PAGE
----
In North America, there is a concern amongst some business owners, that by launching new employee work rules, specifically whistleblower hotlines and codes of conduct, that there may be an employee pushback, especially in unionized workplaces. There is a fear that a whistleblower's call to a workplace hotline triggers a separate cluster of legal issues, such as managing internal investigations, employee discipline and whistleblower retaliation. But North American employers, even unionized ones, that offer a stand-alone workplace whistleblower hotline to staff rarely face blowback. Indeed, offering employee report "procedures" affirmatively complies with a mandate in Sarbanes-Oxley and is a recommended "best practice" response to the Dodd-Frank whistleblower bounty.
A workplace whistleblower hotline comprises three basic components:
(1) a communication system that encourages employees to identify colleagues suspected of wrongdoing, and that guarantees users of the system confidentiality and/or anonymity and assurance of non-retaliation;
(2) a channel for accepting reports, such as an email address, a web link, a postal mail address, a telephone number, or some combination;
(3) protocols/procedures and scripts by which a hotline responder, often an independent third party company, intakes, transcribes, and reroutes the report to the appropriate vetter at the corporate entity.
North America's approach to hotlines can lull multinationals into overlooking or minimizing the surprisingly steep compliance hurdles to launching whistleblower procedures across worldwide affiliates. From our point of view, hotlines are a best practice for nurturing compliance by rooting out crimes and corruption.
However, points of view regarding hotlines can be very different abroad. Employees in whistleblowing-averse societies like Russia, Latin America, the Middle East, India, much of Asia, and Africa can fear hotlines as entrapment. In jurisdictions such as Korea, corporate whistleblowing is essentially taboo.
There is a definitive paradigm shift in motion, and much progress has been made, but often a substantial financial and/or reputational loss has to be incurred before some businesses truly understand the value of the whistleblower hotline. Also, many multinational companies in industries such as mining are required to have an independent 3rd party reporting system in place in order to comply with regulations such as the UK Bribery Act.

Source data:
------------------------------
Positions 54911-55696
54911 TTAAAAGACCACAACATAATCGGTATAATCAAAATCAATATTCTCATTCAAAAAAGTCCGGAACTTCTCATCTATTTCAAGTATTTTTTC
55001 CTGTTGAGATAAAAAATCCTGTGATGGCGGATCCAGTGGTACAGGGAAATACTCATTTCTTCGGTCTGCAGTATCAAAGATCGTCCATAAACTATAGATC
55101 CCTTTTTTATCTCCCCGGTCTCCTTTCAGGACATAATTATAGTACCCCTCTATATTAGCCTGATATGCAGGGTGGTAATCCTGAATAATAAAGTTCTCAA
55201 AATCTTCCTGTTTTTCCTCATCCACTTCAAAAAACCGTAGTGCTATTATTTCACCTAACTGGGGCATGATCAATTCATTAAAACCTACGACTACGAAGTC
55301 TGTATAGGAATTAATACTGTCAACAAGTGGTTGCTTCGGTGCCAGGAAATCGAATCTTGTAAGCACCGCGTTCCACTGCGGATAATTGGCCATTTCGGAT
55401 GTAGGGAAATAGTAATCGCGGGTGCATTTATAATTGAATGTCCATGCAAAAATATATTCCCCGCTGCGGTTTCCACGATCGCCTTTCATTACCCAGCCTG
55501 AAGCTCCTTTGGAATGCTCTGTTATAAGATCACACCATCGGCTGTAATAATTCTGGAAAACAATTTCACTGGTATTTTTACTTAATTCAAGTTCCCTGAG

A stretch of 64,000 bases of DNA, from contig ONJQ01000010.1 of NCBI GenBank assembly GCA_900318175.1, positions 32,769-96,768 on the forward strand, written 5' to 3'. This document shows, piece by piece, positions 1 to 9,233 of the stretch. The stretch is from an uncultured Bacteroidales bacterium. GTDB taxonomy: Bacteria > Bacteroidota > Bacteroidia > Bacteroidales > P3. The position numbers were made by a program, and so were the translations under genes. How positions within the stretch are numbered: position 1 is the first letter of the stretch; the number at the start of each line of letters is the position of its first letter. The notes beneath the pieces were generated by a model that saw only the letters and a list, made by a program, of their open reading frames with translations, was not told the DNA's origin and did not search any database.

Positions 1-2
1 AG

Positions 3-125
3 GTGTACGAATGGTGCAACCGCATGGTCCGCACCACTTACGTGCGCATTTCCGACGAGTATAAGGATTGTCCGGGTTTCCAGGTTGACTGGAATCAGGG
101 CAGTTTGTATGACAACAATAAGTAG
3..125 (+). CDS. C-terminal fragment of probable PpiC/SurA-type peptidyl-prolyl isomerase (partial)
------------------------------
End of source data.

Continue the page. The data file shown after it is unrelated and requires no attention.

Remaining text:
In industries such as hospitality, the ability for stakeholders to have oversight over multiple locations can lend itself to tighter controls, better service, and safer and healthier work environments. By empowering employees to have a voice, while at the same time protecting corporate assets, a whistleblower service is a valuable tool. Creating a corporate culture that emphasizes accountability and transparency while including everyone in the discussion, is simply smart business.
Non-for-profits, especially those with international reach, have much to lose in the event of a fraudulent or ethical breach. Reputational damage, financial losses, and employee distress can lead to long-term organizational dysfunction and fundraising paralysis. Fraud can erode up to roughly 6-10% of an organization's revenues. Not-for-profits must introduce basic due diligence processes such as establishing internal controls, and accounting policies and conducting background checks on their staff and volunteers.
Board members should be aware of potential implications as well. A company or corporate entity is culpable for board-level complicity in bribery, including bribery through intermediaries. There is also personal liability for senior company officers that turn a blind eye to such board-level bribery.
In addition, a company or corporate entity is culpable for bribes given to a third party with the intention of obtaining or retaining business for the organization or obtaining or retaining an advantage useful to the conduct of the business by their employees and associated persons, even if they had no knowledge of those actions. The company can invoke in its defense that it 'had in place adequate procedures designed to prevent persons associated with the company from undertaking such conduct.